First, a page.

It could be Eddie Lawrence (born Lawrence Eisner) was named after James Lawrence, the ill-fated navel commander best known for his 'dying command': "Don't give up the ship!"

Something I didn't know until I just now looked it up...
posted by oneswellfoop at 3:14 PM on March 31, 2014

I would kill for that kind of silliness. Something between doge/Nyan Cat and subverting the dominant paradigm would be nice.
posted by Peach at 3:56 PM on March 31, 2014 [1 favorite]

He used to do this act on Ed Sullivan and other variety shows in the 50's but like many vaudeville and Catskills performers, he only had a single shtick. Television quickly used these guys up and then discarded them. Guy Marks was another one...

posted by jim in austin at 4:04 PM on March 31, 2014

> Television quickly used these guys up and then discarded them.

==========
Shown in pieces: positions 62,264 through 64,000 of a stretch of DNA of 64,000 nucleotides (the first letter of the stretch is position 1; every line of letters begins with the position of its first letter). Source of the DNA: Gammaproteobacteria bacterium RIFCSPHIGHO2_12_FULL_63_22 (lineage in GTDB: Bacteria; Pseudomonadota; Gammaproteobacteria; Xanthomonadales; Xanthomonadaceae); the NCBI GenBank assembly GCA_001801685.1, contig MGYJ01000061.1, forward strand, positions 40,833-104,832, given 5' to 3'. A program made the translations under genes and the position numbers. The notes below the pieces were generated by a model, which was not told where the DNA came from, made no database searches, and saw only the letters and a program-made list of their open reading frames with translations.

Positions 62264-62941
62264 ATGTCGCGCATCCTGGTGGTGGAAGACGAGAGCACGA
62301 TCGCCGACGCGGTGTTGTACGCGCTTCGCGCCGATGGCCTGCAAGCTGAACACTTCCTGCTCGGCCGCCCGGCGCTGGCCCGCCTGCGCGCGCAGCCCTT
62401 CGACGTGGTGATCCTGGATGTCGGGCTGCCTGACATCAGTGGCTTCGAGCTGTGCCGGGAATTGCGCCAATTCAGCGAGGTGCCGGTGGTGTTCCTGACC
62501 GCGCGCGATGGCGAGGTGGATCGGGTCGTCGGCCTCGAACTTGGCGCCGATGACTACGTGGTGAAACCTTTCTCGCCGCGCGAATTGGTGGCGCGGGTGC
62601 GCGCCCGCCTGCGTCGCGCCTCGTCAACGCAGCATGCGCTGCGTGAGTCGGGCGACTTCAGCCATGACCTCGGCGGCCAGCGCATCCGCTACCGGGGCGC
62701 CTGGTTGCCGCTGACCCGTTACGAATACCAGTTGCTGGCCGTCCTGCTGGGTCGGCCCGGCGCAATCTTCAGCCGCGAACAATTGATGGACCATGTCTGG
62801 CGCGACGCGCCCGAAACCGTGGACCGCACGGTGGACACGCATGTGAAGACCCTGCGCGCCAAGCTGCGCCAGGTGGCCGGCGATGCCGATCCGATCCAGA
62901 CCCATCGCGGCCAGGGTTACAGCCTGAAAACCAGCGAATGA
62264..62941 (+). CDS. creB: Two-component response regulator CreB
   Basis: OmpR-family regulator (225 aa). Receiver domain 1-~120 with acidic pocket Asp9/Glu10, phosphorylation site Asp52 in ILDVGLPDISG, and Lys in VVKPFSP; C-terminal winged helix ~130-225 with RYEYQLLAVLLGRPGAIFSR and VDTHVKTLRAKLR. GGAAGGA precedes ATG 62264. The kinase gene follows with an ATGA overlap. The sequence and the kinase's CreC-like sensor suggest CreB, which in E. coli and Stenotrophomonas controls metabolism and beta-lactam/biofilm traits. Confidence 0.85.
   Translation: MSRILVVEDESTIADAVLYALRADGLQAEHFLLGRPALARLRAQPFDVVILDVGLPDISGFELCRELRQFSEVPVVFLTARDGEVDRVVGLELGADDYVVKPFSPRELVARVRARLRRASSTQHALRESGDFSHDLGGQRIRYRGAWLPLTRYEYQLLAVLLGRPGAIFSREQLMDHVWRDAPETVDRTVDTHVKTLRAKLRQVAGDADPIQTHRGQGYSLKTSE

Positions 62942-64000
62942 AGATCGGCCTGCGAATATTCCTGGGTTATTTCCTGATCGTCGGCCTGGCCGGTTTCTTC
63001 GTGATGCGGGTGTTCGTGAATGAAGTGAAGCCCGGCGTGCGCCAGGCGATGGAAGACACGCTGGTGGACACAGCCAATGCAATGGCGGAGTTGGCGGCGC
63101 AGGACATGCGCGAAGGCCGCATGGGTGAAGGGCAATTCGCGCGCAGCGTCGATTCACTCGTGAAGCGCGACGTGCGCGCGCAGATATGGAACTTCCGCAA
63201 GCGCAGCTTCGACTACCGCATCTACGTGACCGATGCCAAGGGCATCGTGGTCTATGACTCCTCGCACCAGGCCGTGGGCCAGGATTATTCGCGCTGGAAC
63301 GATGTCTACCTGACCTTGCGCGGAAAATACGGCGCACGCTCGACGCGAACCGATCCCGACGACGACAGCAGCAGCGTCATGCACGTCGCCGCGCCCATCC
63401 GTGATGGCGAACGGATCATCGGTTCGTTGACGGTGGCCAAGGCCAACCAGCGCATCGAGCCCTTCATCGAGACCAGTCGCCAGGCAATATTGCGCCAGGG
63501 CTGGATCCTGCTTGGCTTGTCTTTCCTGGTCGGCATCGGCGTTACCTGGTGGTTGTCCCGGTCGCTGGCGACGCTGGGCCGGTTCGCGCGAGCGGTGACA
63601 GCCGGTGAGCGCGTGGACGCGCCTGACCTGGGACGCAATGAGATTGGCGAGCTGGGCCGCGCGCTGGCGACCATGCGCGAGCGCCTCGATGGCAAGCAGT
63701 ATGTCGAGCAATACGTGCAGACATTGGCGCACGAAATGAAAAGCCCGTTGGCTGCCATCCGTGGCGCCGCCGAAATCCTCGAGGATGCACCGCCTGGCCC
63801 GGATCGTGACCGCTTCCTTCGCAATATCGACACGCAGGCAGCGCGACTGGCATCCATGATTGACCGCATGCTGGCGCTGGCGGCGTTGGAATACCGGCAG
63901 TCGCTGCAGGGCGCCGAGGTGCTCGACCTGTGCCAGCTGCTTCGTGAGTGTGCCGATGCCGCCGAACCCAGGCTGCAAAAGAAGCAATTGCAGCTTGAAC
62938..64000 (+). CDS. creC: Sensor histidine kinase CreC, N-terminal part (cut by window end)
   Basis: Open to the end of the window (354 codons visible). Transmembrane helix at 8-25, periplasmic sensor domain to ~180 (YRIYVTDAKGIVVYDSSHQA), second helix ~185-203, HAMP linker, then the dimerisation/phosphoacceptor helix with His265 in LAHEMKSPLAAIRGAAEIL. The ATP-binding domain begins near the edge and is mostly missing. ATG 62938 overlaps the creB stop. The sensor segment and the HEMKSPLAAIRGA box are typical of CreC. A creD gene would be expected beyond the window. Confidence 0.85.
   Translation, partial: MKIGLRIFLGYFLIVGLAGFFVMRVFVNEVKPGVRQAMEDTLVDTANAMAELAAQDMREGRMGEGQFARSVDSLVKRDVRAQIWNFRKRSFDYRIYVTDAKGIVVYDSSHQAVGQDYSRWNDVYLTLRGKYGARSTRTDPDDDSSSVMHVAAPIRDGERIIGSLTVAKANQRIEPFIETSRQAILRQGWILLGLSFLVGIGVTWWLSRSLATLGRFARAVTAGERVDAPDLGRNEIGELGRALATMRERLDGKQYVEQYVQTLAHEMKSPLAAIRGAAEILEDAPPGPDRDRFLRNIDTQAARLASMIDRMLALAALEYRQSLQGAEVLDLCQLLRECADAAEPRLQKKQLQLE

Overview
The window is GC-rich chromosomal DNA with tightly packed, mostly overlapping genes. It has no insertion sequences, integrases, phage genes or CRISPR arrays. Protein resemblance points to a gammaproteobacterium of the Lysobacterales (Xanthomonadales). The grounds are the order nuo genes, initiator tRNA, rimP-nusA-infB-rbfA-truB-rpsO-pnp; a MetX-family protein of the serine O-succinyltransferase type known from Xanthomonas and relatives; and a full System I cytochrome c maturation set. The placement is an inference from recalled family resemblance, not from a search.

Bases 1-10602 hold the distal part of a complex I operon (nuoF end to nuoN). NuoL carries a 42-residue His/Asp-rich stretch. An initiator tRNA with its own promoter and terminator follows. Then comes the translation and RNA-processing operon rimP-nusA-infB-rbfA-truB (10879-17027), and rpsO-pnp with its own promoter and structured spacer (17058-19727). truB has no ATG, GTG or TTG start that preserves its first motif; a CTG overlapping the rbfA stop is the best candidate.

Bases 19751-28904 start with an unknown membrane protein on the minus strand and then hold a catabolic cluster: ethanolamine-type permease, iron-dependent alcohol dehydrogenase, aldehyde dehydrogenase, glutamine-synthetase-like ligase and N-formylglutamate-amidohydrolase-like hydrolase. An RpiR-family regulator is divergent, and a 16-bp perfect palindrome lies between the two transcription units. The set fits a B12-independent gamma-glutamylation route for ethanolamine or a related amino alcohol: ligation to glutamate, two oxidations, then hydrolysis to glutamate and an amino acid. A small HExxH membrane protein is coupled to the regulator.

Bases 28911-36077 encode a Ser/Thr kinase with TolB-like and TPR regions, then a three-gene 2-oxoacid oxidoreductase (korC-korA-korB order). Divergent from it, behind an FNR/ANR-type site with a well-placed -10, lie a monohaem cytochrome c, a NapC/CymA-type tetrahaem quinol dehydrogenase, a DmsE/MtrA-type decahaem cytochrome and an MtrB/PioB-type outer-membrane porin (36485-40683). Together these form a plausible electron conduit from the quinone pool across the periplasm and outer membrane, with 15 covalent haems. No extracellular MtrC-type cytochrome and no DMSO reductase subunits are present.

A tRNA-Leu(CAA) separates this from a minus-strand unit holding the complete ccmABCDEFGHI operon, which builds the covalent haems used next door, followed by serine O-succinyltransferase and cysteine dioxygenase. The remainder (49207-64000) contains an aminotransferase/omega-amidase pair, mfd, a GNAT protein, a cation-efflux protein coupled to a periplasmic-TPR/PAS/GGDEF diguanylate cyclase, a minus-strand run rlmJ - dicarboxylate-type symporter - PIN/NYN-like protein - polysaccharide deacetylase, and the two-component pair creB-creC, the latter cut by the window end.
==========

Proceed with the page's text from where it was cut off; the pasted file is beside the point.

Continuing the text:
On the contrary, judging from his Wikipedia entry he stayed regularly employed as an actor and writer for most of his life.

Since a big chunk of his career was spent on Broadway and the early years of television, there's not as much of his work to remember him by as there are for movie actors of the same period.

As for being a one hit wonder, well, that's one hit more than any of us will have.
posted by ardgedee at 4:25 PM on March 31, 2014

That said, if somebody could explain the dominant paradigm that was being subverted with this routine

This was a hit in 1956, subversive comedy didn't really become a thing that escaped the interests of law enforcement until after J. Edgar Hoover died in 1972. I use Robert Klein as an anchor here, as a comedian who popularized a "that guy you knew in the dorms" persona and observational style. The Old Philosopher was simply funny for funny's sake, these days probably described as "silly." It's almost a different comedic discipline, but it worked for the (at least) half-century prior.